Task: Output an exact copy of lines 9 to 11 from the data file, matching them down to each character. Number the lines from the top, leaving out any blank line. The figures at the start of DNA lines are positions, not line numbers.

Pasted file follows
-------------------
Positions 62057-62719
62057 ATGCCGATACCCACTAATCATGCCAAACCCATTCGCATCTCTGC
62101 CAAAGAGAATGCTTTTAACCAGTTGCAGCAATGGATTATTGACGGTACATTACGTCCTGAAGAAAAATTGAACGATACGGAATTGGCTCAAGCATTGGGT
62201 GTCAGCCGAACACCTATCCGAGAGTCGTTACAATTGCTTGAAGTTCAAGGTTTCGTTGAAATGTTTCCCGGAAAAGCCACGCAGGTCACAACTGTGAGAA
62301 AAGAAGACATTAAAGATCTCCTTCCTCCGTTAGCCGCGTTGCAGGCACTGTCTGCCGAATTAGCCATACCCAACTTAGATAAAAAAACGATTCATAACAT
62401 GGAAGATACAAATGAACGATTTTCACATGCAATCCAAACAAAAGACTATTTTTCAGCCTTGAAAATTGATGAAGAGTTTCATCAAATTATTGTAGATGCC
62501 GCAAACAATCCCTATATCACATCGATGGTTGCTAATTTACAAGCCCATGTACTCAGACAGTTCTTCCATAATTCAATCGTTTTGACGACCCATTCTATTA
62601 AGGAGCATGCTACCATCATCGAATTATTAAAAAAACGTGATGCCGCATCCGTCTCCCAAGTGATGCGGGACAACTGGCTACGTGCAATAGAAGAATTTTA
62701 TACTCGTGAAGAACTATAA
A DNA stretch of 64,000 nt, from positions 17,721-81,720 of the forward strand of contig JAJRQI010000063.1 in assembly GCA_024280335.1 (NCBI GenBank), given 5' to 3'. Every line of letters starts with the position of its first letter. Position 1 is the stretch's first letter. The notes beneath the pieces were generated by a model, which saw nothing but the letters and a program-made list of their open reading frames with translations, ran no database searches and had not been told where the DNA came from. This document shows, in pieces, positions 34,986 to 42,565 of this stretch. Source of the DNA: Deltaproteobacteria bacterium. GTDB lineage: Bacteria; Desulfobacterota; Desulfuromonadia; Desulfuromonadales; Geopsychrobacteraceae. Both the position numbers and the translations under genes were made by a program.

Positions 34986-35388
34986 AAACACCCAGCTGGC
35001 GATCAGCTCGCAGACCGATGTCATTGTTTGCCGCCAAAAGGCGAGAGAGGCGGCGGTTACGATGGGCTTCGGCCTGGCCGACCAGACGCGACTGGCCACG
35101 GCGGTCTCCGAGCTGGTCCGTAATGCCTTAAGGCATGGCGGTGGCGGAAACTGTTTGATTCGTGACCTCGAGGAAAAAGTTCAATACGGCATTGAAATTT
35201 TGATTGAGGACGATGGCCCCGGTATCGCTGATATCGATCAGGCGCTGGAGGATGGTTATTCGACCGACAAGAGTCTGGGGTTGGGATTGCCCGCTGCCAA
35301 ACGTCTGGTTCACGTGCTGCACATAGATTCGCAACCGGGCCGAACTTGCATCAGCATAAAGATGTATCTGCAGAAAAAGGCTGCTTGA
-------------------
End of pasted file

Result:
62701 TACTCGTGAAGAACTATAA
A DNA stretch of 64,000 nt, from positions 17,721-81,720 of the forward strand of contig JAJRQI010000063.1 in assembly GCA_024280335.1 (NCBI GenBank), given 5' to 3'. Every line of letters starts with the position of its first letter. Position 1 is the stretch's first letter. The notes beneath the pieces were generated by a model, which saw nothing but the letters and a program-made list of their open reading frames with translations, ran no database searches and had not been told where the DNA came from. This document shows, in pieces, positions 34,986 to 42,565 of this stretch. Source of the DNA: Deltaproteobacteria bacterium. GTDB lineage: Bacteria; Desulfobacterota; Desulfuromonadia; Desulfuromonadales; Geopsychrobacteraceae. Both the position numbers and the translations under genes were made by a program.

Positions 34986-35388